I've enjoyed getting to know Garry. He is originally from Spartanburg, then moved to Greenville. After I finish the paintings, frame them and tie up loose ends I'll post some more about the show.
This is a Press Release about the show, written by Beverly Knight.
“Town & Country: Urban Scenes by Isabel Forbes & Beyond City Limits by Garry Turpin,” opens May 1 at the Artists’ Guild Gallery in Spartanburg’s Chapman Cultural Center.
Both artists work in oil and focus on subjects that they find to be compelling, attempting to capture a visual moment that the viewer can experience vicariously.
Forbes’ “Smith’s Drugs #1” pictures a nondescript storefront that people drive by every day as they hurry from one end of Spartanburg to another. The painting transforms it into a colorful scene, a red bicycle leaning casually against the front wall contrasting with the blue striped awning of the small building on Main Street.
Turpin’s “Mountain Folk” recreates a relaxed scene as well, but one filled with people—and in the forefront a young woman, red hair flowing and bare feet dangling from the edge of a front porch, smiling directly at the viewer.
“Goldenwater,” a painting of a mountain stream, white water rushing around boulders and toward the viewer, showcases one of the recurring images in Turpin’s work. The artist says his work captures water’s variable nature, “its beauty and power, its color and lack of color and its varying degrees of transparency, always providing an interesting ‘painter’s journey’.”
Forbes, since her recent return to Spartanburg, her hometown, after three decades away, has focused her art on urban scenes that “had a visual spark or surprise and revealed something new about the familiar.” For several of the paintings in the exhibit, she explored Spartanburg with a bicycle rented for three months for $15 from the Hub Cycle Spartanburg Community Bicycles program run by Partners for Active Living. With her sketchbook and watercolor pad, she rode around, drinking in the sights until an image attracted her attention.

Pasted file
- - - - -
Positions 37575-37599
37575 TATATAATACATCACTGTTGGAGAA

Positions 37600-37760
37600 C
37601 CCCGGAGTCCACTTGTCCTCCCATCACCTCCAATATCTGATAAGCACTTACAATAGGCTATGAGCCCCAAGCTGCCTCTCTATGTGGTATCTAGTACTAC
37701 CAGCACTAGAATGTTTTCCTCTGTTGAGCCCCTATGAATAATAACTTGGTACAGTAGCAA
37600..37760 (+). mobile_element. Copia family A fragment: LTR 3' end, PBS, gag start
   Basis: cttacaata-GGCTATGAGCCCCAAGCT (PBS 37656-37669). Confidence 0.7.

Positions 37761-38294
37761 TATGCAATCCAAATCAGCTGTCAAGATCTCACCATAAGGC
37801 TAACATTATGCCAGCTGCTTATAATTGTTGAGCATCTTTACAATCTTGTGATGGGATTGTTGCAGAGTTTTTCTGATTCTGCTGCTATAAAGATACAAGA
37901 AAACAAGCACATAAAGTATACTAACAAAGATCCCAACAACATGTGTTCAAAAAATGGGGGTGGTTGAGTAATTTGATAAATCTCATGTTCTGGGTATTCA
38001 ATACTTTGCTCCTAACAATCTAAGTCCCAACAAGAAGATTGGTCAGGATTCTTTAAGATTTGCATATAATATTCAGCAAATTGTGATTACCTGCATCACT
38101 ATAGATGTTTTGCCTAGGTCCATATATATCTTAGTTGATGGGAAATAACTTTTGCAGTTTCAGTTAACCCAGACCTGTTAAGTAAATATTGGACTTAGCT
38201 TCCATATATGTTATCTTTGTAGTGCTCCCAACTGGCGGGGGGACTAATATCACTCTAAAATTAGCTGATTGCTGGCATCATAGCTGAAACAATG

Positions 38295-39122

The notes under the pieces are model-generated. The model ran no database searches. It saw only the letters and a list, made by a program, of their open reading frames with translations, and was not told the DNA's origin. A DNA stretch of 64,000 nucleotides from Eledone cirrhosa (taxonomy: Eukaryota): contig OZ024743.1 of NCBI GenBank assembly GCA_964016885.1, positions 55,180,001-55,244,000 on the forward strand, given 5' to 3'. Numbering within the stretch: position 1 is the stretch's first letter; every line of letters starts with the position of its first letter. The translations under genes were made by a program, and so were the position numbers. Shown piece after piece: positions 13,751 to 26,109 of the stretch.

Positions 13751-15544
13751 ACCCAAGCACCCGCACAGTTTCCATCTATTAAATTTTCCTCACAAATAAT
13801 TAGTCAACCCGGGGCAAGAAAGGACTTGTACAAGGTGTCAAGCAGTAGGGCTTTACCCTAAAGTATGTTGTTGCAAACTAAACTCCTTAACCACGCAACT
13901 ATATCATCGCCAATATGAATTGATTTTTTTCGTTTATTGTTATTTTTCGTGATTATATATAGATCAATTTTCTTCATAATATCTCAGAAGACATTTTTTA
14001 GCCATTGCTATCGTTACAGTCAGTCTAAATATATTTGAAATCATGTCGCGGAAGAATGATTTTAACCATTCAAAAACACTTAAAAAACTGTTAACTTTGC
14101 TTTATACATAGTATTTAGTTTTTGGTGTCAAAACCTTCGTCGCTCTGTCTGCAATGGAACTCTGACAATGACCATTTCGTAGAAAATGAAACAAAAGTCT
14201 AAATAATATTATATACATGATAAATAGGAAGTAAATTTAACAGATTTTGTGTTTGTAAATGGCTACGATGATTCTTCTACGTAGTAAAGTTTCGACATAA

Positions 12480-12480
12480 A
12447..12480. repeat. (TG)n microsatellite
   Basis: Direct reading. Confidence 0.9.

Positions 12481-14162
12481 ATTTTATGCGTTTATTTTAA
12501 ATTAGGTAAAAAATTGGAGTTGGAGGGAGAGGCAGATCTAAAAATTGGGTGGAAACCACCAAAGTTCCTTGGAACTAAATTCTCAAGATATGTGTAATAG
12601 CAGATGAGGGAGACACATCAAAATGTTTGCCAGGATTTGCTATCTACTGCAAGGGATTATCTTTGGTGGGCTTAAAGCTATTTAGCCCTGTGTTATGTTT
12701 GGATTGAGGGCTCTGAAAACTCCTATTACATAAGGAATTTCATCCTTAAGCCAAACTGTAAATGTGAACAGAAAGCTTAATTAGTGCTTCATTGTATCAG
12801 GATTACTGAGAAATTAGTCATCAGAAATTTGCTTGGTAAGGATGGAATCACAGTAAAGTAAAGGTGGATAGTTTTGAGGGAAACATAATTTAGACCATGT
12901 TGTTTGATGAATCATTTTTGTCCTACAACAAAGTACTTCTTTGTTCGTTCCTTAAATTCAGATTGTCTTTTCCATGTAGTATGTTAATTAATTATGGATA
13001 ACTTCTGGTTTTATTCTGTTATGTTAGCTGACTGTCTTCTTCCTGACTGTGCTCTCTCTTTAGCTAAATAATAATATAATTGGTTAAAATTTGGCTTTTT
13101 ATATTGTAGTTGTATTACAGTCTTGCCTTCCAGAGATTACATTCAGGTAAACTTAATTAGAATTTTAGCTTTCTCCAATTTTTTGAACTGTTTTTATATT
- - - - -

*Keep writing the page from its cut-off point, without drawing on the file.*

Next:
“Typically I work quickly and directly from life for two to three hours on a painting or drawing until I get the feeling, light, and space of a location,” Forbes says of her oil paintings, referring to herself as an observational painter who works from subjects that are part of her everyday life.
“I will then work on the painting back in the studio, developing the forms and trying to resolve the design. I look for the extraordinary in the ordinary. Painting, for me, is a way of connecting and discovering.”
She chose paintings for the current exhibit from subjects that she had a personal response to, focusing on subjects with a “sense of familiarity not just because I recognize a particular place but because I also recognized a feeling or remembered an experience.”
Turpin, who received a Bachelor of Fine Arts at Mars Hill College in 1971, has lived in the Spartanburg area, with his wife Bonnie for the past 38 years. After twenty-five years in the graphic design, illustration and photography business, a career that led to numerous awards and opportunities, he decided in 2000 to return to fine arts, more specifically oil painting. For the past nine years he has made painting his primary work.
“I invite the viewer to join in my interpretation of our world.” Turpin says of his paintings, many of which are portraiture or landscape. “I use the rich variable colors of oil paint to capture my feelings and the presence of my subject and hopefully pass it forward to trigger a memory or connection in viewers to what they see.”
Turpin describes his art as “my memory, the many paths I take, the people I encounter and the balance and rhythm that are created by man and nature,” those things that not only express the artist’s experiences but also revive memories in the viewer’s mind of things he too has experienced. Turpin loves the challenges that are presented in portraiture. “Rendering a physical likeness and projecting that person’s personality make portrait painting a unique offering to both the person being painted and to the artist,” Turpin says.
An artists’ reception for the exhibit is scheduled for May 2, 6 - 8:00 p.m., and is free and open to the public. The exhibit continues through May 28.
Gallery hours are 10 a.m. – 5 p.m., Monday, Tuesday, Wednesday, Thursday, Friday and Saturday. Admission to the Guild Gallery is free of charge.
For information, contact Laura Pinkley, 864-764-9568.
Happy drawing & painting!